The Words That Fly Between Us by Sarah Carroll is an uplifting story that I highly recommend for all age groups!
From the outside, it looks
like Lucy has the perfect life. She has everything. Everything that money can
But money can’t buy Lucy the words she needs to stand up to her bully of a father, the words to escape her suffocating family life, the words to become the person she wants to be.
Then Lucy finds an escape route. Every attic on her street is connected, and as she starts to explore the secret lives of her neighbours, Lucy realizes that she is not the only one to suffer in silence.
But can she find the strength to climb down and face her fears?
The Words That Fly Between Us is published by Simon & Schuster Children’s Books (2nd May 2019) and is available in digital and paperback formats. Suitable for 11 – 14 years.
The insidiousness of bullying is a theme throughout this story and Lucy is ultimately a courageous teen who challenges the status quo, not only with her father but also in her friendship group.
I’m sure there have been people in your life whose expressions you’ve read so that you could figure out how to respond – and how exhausting that can be. Lucy has learned to do this so that she doesn’t disappoint her father. She’s also alert to nuances in all her interactions and picks up on things that best friend Megan may not be aware of. Wrapping words in cotton wool is exactly what we do at times with some people isn’t it! Lucy does have an outlet for her anxieties but even that has to be kept a secret and causes tension …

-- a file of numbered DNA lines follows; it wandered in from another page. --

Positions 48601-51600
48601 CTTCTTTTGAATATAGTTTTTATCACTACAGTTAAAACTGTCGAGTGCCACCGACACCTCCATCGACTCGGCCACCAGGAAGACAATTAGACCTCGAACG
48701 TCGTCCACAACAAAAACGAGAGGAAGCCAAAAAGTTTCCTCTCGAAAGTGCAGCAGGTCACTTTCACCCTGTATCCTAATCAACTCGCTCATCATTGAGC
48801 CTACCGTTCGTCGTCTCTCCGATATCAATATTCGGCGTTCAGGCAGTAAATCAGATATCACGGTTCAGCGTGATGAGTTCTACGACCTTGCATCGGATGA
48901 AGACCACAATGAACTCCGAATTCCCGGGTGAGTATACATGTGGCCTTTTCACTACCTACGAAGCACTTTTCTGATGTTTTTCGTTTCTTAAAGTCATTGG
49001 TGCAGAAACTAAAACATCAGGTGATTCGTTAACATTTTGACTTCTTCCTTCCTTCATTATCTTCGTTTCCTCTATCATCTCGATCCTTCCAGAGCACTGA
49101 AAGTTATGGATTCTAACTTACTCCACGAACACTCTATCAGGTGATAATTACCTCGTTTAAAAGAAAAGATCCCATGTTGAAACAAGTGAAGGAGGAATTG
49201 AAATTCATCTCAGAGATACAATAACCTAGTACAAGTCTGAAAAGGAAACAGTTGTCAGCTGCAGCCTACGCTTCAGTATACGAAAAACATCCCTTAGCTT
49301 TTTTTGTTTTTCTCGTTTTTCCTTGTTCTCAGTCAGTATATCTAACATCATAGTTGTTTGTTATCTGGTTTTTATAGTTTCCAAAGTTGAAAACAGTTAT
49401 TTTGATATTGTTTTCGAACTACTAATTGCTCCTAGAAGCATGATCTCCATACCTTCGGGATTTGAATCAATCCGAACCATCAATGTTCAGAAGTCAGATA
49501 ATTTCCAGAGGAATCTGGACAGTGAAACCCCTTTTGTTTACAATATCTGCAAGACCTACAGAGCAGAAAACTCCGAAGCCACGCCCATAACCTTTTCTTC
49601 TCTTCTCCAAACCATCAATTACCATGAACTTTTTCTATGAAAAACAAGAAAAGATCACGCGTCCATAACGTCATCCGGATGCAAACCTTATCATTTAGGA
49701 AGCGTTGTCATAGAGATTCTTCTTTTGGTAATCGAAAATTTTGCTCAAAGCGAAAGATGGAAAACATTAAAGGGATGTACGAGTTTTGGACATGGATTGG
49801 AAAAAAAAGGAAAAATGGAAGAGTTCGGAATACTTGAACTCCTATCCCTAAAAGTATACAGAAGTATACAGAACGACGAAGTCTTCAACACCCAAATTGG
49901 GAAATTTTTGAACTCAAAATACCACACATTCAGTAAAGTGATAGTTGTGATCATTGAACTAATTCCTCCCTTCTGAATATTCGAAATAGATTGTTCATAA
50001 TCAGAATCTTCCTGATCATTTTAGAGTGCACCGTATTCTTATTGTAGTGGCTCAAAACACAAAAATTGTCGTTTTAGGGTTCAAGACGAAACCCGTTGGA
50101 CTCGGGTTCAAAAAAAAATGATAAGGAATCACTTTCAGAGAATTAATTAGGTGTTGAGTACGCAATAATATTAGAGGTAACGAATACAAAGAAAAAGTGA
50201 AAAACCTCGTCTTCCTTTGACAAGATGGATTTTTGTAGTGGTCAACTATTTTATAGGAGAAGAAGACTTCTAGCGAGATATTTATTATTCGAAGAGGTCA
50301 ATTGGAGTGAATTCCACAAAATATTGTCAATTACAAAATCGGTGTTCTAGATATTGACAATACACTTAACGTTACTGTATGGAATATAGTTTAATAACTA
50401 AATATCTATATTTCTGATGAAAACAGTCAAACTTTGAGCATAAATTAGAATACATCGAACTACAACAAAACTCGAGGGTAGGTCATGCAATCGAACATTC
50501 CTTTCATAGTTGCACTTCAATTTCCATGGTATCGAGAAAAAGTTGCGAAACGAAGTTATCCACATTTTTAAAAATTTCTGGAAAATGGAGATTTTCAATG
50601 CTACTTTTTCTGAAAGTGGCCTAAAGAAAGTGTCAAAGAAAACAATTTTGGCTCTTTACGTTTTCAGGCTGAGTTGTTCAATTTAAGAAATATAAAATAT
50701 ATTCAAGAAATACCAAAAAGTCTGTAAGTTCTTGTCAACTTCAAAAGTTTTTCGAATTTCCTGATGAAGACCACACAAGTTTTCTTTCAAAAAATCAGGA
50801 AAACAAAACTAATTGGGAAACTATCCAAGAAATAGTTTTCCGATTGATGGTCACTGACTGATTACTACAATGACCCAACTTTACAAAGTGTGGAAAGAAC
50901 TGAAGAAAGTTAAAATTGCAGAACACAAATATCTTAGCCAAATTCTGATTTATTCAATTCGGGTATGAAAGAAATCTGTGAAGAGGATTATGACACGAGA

I loved Sarah Carroll’s figurative writing. My favourite:
“She turns back to me and hands me silence like a present I didn’t want.”
The Words That Fly Between Us had me reflecting on life and the times when words weren’t said but you knew they were there in the empty space, just waiting for them to land. As a parent, the story reinforces the angst we might put our children through by only sharing parts of the whole and leave them guessing the rest.
I think this story can inspire others – to realise that glossing over, making excuses and pretending some behaviours don’t exist isn’t the best way to handle bullying situations and that it’s ok to stand up to bullying.
Sarah Carroll currently splits her time between a houseboat in Dublin and travel abroad. She recently returned from five years in Tanzania where she founded and ran a hostel while working to support local community projects. She continues to promote ethical overseas volunteering through her blogs and films on www.theethicalvolunteer.com, while planning her next book.
Connect with Sarah Carroll